IBM Clinical Development (ICD): A Very, Good Data Collection Tool
April 30, 2021

IBM Clinical Development (ICD): A Very, Good Data Collection Tool

Anonymous | TrustRadius Reviewer
Score 8 out of 10
Vetted Review
Verified User

Overall Satisfaction with IBM Clinical Development (ICD)

We use IBM Clinical Development in our clinical department collecting data for all of our studies. It is a useful tool in collecting data from around the world.
  • It is highly customizable and easy to program.
  • There is a wide variety of data that can be collected from IRB/site information to clinical data.
  • ICD provides comprehensive edit language to program for accurate results.
  • Page dynamics are very useful when including or hiding certain data questions.
  • Reporting is very clunky and most often needs to be programmed by IBM itself. Getting Excel listings isn't user friendly for all employees.
  • The date functions are limited when setting up visit windows.
  • The User Manual gets to be a bit confusing in areas. It would benefit using direct examples when explaining programming.
  • Having the ability to attach documents (i.e., IRB approval in the Site Documents section) would be beneficial instead of getting a separate CTMS.
  • The audit trail report is non-functional for us. There is too much data for it to handle.
  • We will be saving money using the subscription based pricing instead of per unit costs.
  • We have save a lot of money using the EAM module for our adverse event reporting. Our coordinator loves using ICD to keep track of adjudications.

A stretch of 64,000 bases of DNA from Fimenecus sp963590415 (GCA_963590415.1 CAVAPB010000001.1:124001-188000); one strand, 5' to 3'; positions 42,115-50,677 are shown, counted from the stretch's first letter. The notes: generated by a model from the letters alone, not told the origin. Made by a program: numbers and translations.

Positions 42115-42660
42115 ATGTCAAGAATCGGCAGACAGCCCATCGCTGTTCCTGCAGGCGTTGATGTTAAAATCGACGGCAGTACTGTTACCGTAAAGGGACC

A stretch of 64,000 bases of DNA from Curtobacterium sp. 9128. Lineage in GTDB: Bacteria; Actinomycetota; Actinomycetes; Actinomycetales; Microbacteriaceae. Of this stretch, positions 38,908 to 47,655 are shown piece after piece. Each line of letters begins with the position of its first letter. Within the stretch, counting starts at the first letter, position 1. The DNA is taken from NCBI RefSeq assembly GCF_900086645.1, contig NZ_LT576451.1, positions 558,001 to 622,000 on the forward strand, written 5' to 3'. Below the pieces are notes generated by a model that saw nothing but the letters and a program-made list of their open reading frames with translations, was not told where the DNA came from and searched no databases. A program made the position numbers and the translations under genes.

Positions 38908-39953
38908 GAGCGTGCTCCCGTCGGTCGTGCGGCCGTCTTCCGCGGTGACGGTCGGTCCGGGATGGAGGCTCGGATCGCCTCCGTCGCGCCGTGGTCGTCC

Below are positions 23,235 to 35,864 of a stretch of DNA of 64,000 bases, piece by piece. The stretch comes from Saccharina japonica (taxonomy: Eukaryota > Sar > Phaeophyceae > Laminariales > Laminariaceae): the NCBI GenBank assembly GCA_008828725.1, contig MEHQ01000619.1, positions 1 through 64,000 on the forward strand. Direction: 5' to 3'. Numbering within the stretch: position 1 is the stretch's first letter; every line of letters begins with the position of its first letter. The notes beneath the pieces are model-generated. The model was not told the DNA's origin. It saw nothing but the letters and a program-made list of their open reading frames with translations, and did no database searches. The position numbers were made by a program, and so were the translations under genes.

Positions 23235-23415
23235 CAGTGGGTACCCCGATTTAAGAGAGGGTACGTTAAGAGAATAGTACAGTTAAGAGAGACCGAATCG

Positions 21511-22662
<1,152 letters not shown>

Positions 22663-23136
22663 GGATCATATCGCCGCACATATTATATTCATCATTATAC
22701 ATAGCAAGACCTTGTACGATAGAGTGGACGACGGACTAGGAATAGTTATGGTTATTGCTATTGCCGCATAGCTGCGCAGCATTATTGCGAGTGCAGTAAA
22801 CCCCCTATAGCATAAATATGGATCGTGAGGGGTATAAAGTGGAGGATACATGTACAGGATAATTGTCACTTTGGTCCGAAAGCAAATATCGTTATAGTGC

• With the lack of a comprehensive CTMS portion, we spend a lot of time and money tracking the regulatory documents required for the study.
  • Our inability to track payments within ICD caused several duplicate payments that we're having to request a refunds.
  • It takes us longer to manually get reports together for the various agencies we're required to report to.
I have used Clindex, Oracle Clinical, MediData, and MS Access for clinical trials. The product I had the most success with was Clindex but ICD was a close second. I did not select ICD as it was being used when I joined the company. I became a developer within a few months so I was happy it was, for the most part, so user friendly.
ICD is a very good tool for collecting data. It's easy to use and easy to program for basic items. It is difficult to get specific reporting accurately, collecting regulatory documentation, and tracking payments. The company is good about implementing changes requested by the users but be aware that those changes could come with extra costs.
ICD's support team is phenomenal. They are quick to answer or indicate that they need to research to provide an answer. There are some things that they cannot do which we can be annoying but we deal with it (visit windows). I have been very happy with the support team.

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I wasn't involved with the implementation phase

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ICD is a good tool for collecting data but you have to have other programs to analyze that data. Payments are difficult to track and reporting is mostly non-existent. As a data specialist, I know how to 'see' the data but I have to filter [and] sort the Excel sheet quite a bit in order to pass it on to those requesting the data. Our FDA reports go through a third-party to format correctly and we still need to validate their tables which takes much longer than it should.

This is the first system I've used for electronic data capture and overall it is functional. There are items I wish I had better control over (visit windows, payments, reporting), but ICD is easy to use and easy to program for basic collection. I'm fairly sure I could spend more time on the nuances of the system but there's simply no time when involved in a large subject study.